The robust IPO record of the Philippines was supported by real estate investment trusts (REITs). The Philippines Stock Exchange welcomed the listing of an REIT for the first time in 2020, and this year four large REITs raised $1.8 billion in total. Additionally, food and beverage giant Monde Nissin's $1 billion IPO helped the market to supply more funds in 2021 than in the last four years combined.
Meanwhile, as many as 43 companies have made their market debuts on the Indonesia Stock Exchange so far this year, raising a total of 51.16 trillion rupiah ($3.57 billion) -- the biggest annual IPO fundraise in the Jakarta bourse's history. These include the record-breaking IPO of e-commerce unicorn Bukalapak, which raised 21.9 trillion rupiah in August.
Imelda Orbito, disruptive events advisory leader at Deloitte Indonesia, said tech shares especially appeal to millennial and younger Indonesians, who make up about 80% of retail investors at the Indonesia Stock Exchange.
Deloitte's report includes data up to Nov. 15, when $9.77 billion had been raised by 121 companies on Southeast Asian bourses, but the flow of IPOs has kept up since. Daiwa House Logistics Trust, which comprises 14 warehouses in Japan, raised 575.7 million Singaporean dollars ($422 million) through listing on the Singapore Exchange.
Indonesia's telecommunications infrastructure company Dayamitra Telekomunikasi, or Mitratel, went public on Nov. 22, raking in 18.34 trillion rupiah from its IPO. Four companies including Widodo Makmur Perkasa, which runs poultry and cattle farms and meat-processing facilities, and dairy producer Cisarua Mountain Dairy are expected to make their public debuts in Indonesia on Monday, targeting fundraisings of 707 billion rupiah and 3.66 trillion rupiah, respectively.
Southeast Asia's IPO market is expected to have an active start to 2022 as well, with some companies already in the pipeline to list their stocks. The successful debut of Mitratel, a subsidiary of state-owned Telekomunikasi Indonesia, is expected to boost the government's confidence to proceed with its IPO plans for at least 13 other state-owned enterprises or their subsidiaries over the next few years.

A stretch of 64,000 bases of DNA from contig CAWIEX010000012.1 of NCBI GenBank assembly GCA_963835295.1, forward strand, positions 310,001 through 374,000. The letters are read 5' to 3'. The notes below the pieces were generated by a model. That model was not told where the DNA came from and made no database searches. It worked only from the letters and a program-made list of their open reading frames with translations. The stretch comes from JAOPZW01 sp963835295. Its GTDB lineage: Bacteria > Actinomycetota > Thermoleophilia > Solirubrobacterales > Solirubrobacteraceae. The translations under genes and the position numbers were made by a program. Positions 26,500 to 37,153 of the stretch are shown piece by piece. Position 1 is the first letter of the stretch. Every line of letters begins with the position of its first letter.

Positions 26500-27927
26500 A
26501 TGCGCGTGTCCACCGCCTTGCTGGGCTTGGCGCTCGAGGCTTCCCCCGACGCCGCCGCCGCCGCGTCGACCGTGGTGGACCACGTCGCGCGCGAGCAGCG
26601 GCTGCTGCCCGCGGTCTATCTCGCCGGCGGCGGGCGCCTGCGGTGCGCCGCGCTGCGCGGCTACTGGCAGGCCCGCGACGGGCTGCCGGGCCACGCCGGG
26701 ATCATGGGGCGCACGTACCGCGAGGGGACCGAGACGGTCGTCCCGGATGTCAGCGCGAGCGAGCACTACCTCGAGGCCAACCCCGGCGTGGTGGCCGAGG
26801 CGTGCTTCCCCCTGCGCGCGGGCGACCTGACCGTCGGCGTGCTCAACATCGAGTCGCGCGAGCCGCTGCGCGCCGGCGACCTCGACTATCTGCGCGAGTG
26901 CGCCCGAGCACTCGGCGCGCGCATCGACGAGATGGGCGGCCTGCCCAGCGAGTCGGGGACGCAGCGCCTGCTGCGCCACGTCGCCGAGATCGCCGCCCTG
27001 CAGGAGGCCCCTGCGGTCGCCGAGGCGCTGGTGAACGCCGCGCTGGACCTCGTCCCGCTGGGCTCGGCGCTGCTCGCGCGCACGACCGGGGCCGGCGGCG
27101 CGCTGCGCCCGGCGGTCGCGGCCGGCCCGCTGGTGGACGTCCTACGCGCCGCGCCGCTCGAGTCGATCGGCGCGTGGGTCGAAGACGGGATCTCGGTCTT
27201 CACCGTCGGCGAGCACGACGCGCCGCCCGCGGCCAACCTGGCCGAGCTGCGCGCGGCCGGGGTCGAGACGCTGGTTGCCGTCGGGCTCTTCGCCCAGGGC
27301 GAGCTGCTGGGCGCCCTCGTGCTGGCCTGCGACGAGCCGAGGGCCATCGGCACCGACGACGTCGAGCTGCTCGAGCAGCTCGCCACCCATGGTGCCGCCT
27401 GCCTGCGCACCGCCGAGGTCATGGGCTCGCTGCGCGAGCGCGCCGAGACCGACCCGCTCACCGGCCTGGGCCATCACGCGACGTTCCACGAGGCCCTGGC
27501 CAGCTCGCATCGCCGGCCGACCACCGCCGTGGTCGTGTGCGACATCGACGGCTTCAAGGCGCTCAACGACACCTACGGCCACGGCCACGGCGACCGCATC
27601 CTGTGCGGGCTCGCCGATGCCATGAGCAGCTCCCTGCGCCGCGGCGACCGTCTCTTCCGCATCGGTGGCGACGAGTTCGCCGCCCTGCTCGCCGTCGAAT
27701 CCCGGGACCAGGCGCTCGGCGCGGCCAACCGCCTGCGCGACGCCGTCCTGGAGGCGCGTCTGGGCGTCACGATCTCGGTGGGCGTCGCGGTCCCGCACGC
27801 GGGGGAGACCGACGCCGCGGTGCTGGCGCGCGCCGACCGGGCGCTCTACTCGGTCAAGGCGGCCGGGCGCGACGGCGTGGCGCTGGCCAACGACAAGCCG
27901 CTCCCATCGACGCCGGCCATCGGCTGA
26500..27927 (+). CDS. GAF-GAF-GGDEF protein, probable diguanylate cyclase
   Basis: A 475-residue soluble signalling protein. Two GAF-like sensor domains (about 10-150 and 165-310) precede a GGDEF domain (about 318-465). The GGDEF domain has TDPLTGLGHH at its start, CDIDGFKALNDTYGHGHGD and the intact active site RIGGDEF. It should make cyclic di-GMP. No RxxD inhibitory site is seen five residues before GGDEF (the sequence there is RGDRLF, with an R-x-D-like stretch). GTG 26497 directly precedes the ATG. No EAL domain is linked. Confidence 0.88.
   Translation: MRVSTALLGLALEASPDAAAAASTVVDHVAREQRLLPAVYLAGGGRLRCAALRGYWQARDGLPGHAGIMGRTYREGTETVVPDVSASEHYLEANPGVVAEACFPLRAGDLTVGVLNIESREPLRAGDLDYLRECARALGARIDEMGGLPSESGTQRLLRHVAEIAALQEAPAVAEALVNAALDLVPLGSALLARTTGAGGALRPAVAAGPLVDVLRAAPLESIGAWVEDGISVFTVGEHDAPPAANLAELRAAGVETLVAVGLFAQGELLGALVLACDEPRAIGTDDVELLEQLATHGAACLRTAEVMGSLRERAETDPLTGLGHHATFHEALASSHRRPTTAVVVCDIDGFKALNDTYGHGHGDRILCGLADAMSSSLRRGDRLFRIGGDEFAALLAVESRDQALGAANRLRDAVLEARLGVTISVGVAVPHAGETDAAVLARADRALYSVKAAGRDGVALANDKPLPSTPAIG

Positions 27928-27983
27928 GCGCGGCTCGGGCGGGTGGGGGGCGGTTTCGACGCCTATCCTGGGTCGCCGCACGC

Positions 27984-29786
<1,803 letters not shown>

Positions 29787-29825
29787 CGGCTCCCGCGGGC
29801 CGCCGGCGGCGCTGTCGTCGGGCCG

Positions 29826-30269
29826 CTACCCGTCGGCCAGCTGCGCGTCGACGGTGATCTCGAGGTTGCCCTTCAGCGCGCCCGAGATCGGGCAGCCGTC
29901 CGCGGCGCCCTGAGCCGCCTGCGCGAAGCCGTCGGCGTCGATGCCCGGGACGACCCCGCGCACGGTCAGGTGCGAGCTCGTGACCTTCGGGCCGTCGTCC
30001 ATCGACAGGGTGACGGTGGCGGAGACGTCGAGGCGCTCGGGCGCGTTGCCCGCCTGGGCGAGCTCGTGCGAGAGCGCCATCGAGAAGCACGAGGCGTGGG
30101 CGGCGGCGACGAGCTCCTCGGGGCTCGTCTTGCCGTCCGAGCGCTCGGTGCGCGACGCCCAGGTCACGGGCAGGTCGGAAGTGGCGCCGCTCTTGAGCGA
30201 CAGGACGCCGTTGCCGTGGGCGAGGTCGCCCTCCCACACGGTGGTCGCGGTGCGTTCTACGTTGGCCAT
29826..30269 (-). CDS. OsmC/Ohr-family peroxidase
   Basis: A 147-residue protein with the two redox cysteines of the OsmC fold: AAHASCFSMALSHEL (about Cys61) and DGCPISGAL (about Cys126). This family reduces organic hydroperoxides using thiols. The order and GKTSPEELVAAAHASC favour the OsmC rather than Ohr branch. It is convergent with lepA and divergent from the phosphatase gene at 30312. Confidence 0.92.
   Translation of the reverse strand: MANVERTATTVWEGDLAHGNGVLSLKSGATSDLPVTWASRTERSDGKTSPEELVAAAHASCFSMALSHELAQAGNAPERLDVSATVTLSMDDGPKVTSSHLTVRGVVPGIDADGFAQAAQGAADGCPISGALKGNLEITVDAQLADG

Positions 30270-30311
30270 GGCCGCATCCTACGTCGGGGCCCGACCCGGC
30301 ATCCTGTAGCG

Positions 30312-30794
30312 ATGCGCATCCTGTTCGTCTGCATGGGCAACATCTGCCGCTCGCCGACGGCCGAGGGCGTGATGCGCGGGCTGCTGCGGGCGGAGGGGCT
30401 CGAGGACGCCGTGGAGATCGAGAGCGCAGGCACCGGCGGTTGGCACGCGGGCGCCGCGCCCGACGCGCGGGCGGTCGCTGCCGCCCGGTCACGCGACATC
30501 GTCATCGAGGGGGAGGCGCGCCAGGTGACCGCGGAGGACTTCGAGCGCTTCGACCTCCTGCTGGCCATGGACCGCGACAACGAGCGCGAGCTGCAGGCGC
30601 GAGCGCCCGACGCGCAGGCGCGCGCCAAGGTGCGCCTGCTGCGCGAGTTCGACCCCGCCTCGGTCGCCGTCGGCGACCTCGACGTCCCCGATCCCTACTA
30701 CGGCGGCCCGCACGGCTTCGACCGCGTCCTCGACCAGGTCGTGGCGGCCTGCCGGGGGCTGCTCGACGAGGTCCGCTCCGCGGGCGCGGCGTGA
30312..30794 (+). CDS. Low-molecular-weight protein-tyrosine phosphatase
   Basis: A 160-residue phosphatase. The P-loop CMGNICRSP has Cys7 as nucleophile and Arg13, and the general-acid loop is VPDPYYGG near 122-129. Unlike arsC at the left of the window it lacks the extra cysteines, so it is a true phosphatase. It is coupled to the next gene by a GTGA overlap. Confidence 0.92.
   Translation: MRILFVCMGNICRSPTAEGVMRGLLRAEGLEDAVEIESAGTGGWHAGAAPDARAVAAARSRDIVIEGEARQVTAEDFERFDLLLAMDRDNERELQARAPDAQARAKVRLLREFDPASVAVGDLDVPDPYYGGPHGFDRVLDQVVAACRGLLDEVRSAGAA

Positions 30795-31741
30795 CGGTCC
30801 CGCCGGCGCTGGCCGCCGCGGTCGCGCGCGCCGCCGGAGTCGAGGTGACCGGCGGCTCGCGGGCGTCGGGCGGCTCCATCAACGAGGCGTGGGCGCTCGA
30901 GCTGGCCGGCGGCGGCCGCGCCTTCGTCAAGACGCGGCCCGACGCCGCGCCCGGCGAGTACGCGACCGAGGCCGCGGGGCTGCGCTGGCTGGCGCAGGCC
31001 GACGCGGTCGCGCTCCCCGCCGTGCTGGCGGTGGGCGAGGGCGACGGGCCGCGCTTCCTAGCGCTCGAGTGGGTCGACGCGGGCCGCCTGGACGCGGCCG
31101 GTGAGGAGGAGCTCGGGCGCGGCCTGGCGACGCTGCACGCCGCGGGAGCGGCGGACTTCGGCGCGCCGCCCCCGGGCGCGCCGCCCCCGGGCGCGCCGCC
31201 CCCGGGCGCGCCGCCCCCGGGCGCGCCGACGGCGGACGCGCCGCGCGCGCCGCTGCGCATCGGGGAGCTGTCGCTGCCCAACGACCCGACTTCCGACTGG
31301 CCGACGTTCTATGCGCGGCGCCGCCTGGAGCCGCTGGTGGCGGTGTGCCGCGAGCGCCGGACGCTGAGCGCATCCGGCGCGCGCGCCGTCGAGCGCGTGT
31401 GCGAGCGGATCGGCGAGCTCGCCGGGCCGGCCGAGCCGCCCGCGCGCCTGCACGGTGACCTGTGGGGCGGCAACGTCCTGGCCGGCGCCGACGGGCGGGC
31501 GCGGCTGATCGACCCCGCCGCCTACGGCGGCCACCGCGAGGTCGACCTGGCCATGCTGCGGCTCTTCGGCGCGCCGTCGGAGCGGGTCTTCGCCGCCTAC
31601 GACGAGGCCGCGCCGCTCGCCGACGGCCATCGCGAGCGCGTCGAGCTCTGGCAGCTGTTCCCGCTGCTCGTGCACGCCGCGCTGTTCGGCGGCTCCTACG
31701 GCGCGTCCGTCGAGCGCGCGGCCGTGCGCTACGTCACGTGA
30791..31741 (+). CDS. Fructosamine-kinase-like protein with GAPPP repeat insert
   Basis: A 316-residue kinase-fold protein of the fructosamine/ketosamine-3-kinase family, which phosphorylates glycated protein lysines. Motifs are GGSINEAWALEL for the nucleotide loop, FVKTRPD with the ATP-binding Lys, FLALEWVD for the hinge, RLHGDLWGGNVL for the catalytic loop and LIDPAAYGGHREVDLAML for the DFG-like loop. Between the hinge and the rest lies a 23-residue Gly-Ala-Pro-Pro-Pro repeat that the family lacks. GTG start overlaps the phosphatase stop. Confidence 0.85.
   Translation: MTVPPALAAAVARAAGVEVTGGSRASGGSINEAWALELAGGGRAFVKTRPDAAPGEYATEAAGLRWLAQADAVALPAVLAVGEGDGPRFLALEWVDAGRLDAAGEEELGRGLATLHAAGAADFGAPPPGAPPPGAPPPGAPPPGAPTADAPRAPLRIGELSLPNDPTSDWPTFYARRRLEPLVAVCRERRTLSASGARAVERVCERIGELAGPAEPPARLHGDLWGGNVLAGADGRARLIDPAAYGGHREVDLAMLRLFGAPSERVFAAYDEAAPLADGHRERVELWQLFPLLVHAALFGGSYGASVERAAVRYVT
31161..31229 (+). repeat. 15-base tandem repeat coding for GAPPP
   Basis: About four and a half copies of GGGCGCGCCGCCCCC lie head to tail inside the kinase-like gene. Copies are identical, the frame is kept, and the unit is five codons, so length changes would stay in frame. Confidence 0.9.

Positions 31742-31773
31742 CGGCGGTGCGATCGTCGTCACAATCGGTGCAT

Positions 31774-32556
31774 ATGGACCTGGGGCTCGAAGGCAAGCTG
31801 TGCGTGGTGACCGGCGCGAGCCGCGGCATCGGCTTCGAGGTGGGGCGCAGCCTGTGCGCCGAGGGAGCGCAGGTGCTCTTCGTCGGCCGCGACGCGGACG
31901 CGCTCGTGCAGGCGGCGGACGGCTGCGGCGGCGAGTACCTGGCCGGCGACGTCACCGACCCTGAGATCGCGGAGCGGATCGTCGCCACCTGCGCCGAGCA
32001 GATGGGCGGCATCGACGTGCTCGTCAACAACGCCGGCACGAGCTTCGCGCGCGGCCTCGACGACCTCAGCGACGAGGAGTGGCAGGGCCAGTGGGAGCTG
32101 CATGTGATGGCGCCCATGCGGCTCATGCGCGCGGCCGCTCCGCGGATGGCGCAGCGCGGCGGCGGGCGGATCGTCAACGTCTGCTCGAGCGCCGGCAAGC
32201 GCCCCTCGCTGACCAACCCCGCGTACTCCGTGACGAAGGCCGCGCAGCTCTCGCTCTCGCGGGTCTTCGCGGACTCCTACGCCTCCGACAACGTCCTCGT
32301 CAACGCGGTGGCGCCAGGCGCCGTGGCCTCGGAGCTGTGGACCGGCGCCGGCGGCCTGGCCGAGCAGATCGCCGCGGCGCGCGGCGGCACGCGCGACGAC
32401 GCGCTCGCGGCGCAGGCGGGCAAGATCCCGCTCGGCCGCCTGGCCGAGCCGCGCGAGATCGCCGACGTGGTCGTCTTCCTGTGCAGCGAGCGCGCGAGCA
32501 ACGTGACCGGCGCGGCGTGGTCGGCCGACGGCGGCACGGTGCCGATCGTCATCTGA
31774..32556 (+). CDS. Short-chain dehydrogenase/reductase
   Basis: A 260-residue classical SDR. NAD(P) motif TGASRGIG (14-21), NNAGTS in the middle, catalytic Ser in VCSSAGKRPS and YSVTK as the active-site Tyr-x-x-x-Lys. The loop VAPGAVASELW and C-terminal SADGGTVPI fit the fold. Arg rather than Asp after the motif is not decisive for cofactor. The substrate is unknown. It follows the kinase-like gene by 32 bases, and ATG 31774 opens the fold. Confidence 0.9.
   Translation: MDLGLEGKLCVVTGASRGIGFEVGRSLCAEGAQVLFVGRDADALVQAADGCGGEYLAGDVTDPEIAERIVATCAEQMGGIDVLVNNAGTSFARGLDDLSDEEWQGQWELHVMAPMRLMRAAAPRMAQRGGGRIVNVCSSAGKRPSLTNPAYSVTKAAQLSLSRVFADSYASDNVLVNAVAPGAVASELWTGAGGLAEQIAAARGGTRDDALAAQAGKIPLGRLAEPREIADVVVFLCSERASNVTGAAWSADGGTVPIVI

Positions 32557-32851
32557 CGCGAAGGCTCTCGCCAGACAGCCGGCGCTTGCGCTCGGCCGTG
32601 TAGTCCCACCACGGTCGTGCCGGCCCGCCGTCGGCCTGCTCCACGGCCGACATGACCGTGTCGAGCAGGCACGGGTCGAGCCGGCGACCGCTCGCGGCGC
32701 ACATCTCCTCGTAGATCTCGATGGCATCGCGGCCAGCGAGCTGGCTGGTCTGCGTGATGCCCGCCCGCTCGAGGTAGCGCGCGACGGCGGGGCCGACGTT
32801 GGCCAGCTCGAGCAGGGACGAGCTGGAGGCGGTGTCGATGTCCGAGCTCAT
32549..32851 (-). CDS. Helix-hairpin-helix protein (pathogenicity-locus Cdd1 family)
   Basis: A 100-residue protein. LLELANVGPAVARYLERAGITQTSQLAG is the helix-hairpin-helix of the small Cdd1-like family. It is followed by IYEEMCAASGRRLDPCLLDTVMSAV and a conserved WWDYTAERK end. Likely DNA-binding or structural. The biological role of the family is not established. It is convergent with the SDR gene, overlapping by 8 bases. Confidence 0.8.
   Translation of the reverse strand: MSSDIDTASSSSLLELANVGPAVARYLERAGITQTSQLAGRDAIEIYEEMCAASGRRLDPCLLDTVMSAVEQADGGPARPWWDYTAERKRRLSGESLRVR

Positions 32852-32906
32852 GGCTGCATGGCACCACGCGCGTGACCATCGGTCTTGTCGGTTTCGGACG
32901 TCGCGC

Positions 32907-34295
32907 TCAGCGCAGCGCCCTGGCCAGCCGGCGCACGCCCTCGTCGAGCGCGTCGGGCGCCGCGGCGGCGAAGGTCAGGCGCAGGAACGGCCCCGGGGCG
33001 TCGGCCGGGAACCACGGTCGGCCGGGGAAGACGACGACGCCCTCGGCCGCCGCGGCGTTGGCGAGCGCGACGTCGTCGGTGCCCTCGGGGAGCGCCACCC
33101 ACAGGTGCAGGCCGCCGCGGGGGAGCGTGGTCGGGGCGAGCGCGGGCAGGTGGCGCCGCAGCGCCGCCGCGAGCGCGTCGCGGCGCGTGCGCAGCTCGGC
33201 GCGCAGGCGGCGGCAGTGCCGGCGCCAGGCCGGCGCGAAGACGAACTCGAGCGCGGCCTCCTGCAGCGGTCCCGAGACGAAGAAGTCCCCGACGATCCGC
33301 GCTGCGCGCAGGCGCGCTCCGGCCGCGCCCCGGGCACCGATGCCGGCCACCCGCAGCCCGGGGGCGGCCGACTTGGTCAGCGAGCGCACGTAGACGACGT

And Indonesia's largest tech company, GoTo, is reportedly scheduling an IPO in the first half of the year, awaiting upcoming rule changes that will make it easier for high-growth but not-yet-profitable startups to join the Indonesia Stock Exchange. The boursewill also allow the flotation of companies that have a dual-class share structure, under which company founders have greater voting rights than new investors.
After trailing behind Thailand for the third consecutive year, Singapore has introduced a new regulatory framework that enables special purpose acquisition companies (SPACs) -- cash shells that raise funds and then acquire a company -- to list on the Singapore Exchange. SPAC listings helped the U.S. to enjoy an IPO boom. The Singaporean bourse aims to copy that success in 2022.
To compete with regional peers, the Stock Exchange of Thailand earlier this year amended its listing requirements to make it easier for companies in target industries -- such as next-generation automotive, robotics, aviation and logistics; medical and wellness tourism; biotechnology and nanotechnology -- to list.
The bourse is also in talks with Thailand's Security and Exchange Commission to review listing rules that are often more stringent for foreign issuers than for Thai companies. For example, many foreign companies are required to maintain a free float of no less than 20%. The threshold is 15% for Thai companies. In September, the commission shortened the required period for foreign companies to employ a financial adviser to oversee their activities from three years to a year, matching what is asked of Thai companies.
"We should see more digital and tech companies going public in Thailand, a departure from the usual traditional companies," said Wilasinee Krishnamra, disruptive events advisory leader from Deloitte Thailand.
Additional reporting by Erwida Maulia in Jakarta.